Marko is great at drawing you in to his thoughts and helping (with practical illustration) to demonstrate that this is not just theory but also been proven through experience. He uses his own family as a guide and this helps to ‘earth’ his thinking.
The book sets out to achieve its goal of a ‘veneer’ of understanding which will require you to explore the ‘biological’ developments of the brain in greater detail. However, it is frustrating as it sets you on a journey, walks the first mile with you and then allows you to complete it alone…after a few days of frustration, you realise its brilliance, this is not a ‘how to’ manual but a thought provoker.
This book has to be recommended – it is superb. The title is misleading, it is not just for parents, it is also helpful for anyone with an interest in teenagers. Top marks from me.
As Marko says “Parenting teenagers is tough work, to be sure. But it’s also one of the greatest privileges we’ll ever have. Now, go shape that brain!”
The tag line for this book is ‘growing churches in working class and deprived areas” – it will prove a decent seller in the Christian world as it promises to scratch where many evangelicals have started to itch.
The book was an easy read and was certainly competent in its work, that said, it did not inspire me in the way that I had anticipated, there was just something lacking. For those that have engaged in ministry in areas mentioned, there will be little new, rather a recognition of practices that will already be embedded in your life. For those that are exploring, it will be a useful guide.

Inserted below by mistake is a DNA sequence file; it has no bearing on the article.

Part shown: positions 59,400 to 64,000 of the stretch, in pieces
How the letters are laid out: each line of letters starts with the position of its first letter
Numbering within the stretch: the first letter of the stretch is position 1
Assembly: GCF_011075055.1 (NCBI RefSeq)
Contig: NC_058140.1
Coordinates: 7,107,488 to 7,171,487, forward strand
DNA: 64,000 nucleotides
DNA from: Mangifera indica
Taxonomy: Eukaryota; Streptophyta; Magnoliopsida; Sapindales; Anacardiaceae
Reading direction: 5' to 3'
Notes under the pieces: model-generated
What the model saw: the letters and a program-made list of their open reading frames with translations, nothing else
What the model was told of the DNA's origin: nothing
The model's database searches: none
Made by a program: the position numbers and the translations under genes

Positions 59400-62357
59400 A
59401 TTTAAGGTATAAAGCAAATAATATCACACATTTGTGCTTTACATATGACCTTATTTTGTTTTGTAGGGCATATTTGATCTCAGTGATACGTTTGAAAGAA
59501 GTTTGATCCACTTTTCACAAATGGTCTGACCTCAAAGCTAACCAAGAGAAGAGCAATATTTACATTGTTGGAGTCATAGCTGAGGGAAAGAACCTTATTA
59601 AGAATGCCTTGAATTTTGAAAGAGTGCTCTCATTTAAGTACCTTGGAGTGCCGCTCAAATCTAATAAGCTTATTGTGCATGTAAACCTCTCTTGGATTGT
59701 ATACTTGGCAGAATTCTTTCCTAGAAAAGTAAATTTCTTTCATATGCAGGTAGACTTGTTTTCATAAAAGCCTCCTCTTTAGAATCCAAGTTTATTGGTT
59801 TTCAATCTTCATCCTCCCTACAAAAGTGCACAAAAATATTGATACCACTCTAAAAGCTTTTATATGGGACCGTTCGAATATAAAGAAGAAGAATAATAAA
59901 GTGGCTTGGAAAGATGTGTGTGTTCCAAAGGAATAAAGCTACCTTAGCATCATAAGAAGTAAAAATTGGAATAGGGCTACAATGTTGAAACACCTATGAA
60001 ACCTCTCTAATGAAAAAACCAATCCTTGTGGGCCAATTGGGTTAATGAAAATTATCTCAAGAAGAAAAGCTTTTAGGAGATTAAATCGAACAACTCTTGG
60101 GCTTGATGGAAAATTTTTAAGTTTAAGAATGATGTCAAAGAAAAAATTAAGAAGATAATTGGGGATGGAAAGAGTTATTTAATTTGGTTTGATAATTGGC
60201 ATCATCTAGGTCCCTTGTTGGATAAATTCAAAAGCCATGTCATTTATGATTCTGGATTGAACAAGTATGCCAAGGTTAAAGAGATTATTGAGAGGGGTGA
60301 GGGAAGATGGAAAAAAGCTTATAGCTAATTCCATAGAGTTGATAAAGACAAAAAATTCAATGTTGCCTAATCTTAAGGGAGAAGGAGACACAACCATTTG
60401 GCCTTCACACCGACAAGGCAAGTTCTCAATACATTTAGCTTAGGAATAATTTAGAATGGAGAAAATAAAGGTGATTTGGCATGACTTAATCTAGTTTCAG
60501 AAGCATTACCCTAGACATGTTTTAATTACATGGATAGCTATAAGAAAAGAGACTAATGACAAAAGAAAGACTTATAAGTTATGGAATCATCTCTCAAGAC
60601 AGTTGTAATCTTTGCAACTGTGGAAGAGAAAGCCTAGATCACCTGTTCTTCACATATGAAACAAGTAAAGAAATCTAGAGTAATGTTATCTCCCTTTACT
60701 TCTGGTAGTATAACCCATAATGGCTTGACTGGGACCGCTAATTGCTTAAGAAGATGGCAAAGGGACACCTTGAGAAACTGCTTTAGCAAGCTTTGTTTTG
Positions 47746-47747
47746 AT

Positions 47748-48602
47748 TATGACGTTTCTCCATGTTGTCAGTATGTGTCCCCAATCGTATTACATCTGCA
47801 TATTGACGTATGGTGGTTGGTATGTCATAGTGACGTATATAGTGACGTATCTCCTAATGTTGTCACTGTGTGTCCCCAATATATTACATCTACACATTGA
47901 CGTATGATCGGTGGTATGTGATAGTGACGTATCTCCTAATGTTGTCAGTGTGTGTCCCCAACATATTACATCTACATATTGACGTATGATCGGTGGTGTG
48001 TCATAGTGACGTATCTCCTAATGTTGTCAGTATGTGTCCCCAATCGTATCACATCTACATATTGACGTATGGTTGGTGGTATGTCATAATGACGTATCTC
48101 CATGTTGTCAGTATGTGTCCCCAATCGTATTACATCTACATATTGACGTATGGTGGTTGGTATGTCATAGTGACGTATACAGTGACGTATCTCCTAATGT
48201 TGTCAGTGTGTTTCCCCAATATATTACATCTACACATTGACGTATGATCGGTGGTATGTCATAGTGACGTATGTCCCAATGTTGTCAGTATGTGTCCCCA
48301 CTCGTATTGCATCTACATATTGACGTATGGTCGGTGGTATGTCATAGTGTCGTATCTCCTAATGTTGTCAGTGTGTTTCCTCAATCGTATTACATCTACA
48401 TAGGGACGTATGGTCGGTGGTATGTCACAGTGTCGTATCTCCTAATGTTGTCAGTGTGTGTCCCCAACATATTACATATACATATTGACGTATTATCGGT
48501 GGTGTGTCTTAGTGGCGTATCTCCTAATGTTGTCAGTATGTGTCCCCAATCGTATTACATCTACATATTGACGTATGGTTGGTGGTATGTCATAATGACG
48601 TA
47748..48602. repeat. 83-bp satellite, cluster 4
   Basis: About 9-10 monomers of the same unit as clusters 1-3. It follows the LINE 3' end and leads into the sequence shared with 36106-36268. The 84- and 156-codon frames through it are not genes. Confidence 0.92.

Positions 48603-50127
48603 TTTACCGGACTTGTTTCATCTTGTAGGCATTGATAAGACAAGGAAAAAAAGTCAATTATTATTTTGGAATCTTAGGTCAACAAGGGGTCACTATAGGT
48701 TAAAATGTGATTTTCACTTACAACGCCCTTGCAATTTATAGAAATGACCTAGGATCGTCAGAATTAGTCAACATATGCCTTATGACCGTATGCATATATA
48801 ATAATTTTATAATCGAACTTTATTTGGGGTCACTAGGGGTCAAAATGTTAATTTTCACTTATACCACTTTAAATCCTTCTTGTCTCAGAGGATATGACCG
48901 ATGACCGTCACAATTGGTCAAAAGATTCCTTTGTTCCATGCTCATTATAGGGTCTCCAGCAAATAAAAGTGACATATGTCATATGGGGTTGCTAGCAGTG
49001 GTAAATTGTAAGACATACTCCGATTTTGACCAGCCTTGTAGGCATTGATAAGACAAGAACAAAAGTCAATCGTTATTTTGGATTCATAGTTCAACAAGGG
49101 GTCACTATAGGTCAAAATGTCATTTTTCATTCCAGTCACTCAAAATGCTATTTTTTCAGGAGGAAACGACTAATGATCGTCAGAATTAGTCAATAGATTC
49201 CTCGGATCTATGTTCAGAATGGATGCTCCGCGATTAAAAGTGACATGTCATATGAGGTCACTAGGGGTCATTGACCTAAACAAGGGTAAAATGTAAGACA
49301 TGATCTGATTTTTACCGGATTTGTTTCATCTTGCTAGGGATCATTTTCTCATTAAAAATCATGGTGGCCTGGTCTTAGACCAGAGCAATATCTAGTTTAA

There are plenty of anecdotes from those in the trenches (a limited few practitioners) that help to earth the theory and there are ideas that will be useful to those dipping their toes in the water. In truth this is a valuable volume with a poor working title – the book is worth reading as it will help you to think through mission in a particular context. However, the whole book could be summed up in one paragraph found halfway through;
“You don’t need a social science degree to work in urban contexts. You don’t need a theory of contextualisation. You need love. Love is the New Testaments core missiological principle” (p74)
Glad I read it, Yes! Although a day with one of the practitioners listed would teach you far more.
This book was available for free as a kindle download, unfortunately that offer has ceased. The book is more of an interview by Ken Blanchard with Colleen Barrett but it is packed full of gems. The style of writing helps earth leadership and management tools and enables the reader to get a grasp of the practice that should follow the theory.